Who owns fab lab inventions?
Designs and processes developed in fab labs can be protected and sold however an inventor chooses, but should remain available for individuals to use and learn from

How can businesses use a fab lab?
Commercial activities can be prototyped and incubated in a fab lab, but they must not conflict with other uses, they should grow beyond rather than within the lab, and they are expected to benefit the inventors, labs, and networks that contribute to their success

 

Fab Academy

The Fab Academy teaches the principles and applications of digital fabrication. It was developed to teach hands-on skills in fab labs, which began as an outreach project from MIT’s Center for Bits and Atoms, and has grown into a global network of more than 1000 labs.

Fab Academy instruction is based on MIT’s popular rapid-prototyping course “How To Make (almost) Anything”, taught by Prof. Neil Gershenfeld. It offers a distributed rather than distance educational model: students learn in local workgroups, with peers, mentors, and machines, which are then connected globally by content sharing and video for interactive classes. The individual labs are supported and supervised regionally by supernode sites with more advanced capabilities, expertise, and inventories.

There is no global accreditation for these skills. Instead, each student builds a portfolio that documents their mastery of them individually, and their integration. These are reviewed by their local instructors, regional gurus, and then centrally to ensure that each student meets global standards and follows evolving best practices.

More details can be found at the Fab Academy website.

 

FAQs

 

Q: How Big is the Lasercutter?

Quite…

We have the specs for each machine laid out in the machine pages which you can find here. There is a separate page for each machine, you can find our Epilog Legend 36EXT Lasercutter page here. It has a maximum cutting area of 914mm x 610mm.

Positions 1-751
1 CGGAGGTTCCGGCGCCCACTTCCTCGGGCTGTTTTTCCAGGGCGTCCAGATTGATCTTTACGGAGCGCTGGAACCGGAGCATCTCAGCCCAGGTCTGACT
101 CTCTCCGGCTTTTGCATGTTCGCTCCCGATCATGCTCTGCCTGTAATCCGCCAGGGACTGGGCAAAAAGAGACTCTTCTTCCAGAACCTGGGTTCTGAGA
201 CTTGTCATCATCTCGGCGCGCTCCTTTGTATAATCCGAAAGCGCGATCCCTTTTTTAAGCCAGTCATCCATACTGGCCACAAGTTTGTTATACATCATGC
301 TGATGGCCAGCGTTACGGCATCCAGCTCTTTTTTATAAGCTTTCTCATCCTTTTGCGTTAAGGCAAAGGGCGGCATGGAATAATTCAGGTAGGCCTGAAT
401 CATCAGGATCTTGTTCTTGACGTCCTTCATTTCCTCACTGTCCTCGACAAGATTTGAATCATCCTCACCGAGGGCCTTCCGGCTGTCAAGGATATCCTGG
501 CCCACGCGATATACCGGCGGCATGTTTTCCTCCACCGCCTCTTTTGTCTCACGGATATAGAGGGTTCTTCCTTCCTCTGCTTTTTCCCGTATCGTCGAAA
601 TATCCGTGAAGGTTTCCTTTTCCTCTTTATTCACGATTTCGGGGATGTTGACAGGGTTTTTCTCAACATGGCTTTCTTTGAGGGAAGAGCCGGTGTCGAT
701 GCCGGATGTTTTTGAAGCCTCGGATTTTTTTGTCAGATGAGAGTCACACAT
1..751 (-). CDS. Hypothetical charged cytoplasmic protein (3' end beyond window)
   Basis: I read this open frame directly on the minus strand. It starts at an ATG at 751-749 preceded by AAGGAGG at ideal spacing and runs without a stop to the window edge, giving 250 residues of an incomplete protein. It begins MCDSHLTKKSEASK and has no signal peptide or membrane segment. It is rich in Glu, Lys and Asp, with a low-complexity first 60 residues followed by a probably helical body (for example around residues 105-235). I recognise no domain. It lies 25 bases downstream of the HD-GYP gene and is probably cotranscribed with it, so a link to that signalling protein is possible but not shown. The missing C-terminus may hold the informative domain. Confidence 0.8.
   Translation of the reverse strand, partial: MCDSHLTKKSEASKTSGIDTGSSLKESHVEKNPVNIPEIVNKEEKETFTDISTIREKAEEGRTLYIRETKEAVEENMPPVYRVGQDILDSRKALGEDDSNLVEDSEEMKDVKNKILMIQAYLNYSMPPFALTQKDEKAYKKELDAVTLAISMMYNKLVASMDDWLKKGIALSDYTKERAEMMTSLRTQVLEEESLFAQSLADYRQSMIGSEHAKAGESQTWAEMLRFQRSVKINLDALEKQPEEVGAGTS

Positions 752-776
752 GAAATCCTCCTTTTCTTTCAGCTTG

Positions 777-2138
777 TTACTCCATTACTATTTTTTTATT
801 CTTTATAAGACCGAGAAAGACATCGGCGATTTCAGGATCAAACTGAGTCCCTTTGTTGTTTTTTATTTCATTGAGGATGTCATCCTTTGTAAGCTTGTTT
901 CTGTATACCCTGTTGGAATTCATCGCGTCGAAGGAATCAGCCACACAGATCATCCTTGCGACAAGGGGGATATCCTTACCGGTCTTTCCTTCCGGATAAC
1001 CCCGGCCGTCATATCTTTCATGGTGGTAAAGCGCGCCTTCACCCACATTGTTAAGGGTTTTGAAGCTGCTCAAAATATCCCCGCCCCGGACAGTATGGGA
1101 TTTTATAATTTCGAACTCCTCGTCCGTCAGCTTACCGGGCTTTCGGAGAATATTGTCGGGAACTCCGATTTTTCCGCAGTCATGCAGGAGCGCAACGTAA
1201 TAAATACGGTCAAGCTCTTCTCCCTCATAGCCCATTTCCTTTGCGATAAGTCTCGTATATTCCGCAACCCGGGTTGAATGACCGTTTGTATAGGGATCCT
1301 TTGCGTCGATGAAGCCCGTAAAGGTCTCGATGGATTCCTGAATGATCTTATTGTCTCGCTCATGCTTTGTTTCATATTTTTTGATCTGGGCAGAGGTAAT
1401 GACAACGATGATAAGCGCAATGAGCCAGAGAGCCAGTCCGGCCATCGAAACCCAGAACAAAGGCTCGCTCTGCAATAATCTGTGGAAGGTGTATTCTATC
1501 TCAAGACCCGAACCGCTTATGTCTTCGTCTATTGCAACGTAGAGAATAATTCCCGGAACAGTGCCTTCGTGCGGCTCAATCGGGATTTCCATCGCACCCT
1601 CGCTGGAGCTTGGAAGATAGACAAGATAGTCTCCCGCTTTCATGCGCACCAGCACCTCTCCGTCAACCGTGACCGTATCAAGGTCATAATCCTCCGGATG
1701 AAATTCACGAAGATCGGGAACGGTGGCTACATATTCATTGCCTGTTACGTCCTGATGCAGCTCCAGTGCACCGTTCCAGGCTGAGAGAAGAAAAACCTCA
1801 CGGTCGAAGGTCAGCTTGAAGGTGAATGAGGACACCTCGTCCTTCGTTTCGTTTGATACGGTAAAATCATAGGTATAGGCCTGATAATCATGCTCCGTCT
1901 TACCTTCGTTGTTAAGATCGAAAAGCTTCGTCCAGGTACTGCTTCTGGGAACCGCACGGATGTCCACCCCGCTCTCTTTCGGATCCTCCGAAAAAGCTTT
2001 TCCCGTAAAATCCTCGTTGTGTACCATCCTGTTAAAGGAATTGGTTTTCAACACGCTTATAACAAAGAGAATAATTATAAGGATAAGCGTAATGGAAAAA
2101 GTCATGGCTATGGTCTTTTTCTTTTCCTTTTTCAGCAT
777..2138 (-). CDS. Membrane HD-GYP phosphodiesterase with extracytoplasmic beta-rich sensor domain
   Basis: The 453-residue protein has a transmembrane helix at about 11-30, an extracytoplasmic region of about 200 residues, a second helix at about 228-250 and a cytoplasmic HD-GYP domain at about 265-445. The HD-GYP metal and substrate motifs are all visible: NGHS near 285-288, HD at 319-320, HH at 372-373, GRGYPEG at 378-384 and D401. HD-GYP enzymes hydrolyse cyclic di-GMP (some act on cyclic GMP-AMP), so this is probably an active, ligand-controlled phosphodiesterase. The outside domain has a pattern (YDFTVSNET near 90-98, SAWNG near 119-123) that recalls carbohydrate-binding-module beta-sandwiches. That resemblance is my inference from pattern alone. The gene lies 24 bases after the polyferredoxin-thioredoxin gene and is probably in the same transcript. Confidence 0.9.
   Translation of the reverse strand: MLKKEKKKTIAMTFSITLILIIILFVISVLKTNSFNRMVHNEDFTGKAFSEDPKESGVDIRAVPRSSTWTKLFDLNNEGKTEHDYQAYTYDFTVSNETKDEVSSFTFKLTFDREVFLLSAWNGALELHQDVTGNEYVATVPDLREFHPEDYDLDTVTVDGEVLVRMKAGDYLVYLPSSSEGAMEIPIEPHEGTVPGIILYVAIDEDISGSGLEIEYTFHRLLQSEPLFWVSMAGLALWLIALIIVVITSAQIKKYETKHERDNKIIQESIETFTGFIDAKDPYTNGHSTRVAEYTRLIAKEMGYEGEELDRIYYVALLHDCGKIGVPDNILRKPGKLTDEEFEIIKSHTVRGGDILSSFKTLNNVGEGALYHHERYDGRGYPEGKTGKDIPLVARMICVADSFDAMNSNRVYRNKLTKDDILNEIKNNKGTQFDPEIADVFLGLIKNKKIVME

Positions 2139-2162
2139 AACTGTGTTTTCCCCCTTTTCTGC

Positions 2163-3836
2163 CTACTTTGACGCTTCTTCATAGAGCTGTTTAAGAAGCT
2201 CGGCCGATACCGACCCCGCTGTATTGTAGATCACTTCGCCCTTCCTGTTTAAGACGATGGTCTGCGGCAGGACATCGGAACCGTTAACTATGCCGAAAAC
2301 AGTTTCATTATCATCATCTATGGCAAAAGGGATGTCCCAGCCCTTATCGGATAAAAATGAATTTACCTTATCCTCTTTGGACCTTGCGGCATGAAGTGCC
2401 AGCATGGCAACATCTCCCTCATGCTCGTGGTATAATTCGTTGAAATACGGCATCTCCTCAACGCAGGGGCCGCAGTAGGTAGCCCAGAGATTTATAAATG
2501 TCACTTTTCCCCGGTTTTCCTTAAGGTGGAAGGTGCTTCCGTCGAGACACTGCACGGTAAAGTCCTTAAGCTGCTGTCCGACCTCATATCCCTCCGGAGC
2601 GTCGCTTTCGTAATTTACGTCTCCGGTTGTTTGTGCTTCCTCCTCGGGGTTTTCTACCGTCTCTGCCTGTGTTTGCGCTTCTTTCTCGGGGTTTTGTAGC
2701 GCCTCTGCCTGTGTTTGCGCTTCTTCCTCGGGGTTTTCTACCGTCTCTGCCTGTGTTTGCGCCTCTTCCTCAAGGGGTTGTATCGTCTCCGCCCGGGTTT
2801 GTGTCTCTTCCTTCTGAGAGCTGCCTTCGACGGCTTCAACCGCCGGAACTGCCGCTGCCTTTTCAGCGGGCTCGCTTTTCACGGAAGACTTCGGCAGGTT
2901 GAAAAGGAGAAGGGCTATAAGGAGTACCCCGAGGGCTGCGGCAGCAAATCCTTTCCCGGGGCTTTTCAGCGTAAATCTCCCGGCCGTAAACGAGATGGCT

Q: How Big is the 3D-Printer?

It depends…

As with the previous question, we have the specs for each machine laid out in the machine pages, which you can find here. Check the specs for the 3D Printer you would like to use.

 

Q: I'm not an Aalto student, can I use the Fablab?

Yes - you are welcome to come along to our Public Open Days!

For most of the week, the Lab is reserved for Aalto University students, staff and researchers. But we do hold Public Open Days as often as we can. Check our Events Page for upcoming open days.

 

Q: Can you make this for me?

Nope.

Fablabs are places where you are encouraged to roll up your sleeves and get stuck in with every step of the making process. We would be glad to help you out and offer advice, but you are the captain of your own ship!

 

Q: Can I Borrow Tools?

No.

Unfortunately, we don’t lend tools for use outside the Fablab. Since the Lab is open access, we need to make sure tools can be found in their correct place when people need them.

 

Q: How Much Does It Cost?

Not a penny!…

The Fablab is free for all to use, but you must cover the cost of any materials you use from our stock. In return for using the Lab for free, we ask kindly that you document the work you do in the Fablab in the appropriate way. For small things, a simple share on social media is great (remember to tag @AaltoFablab and us the #AaltoFablab and #MadeInFablab hashtags). For more substantial projects, we recommend using fablabs.io to share your work with the global community. See the documentation section for more details.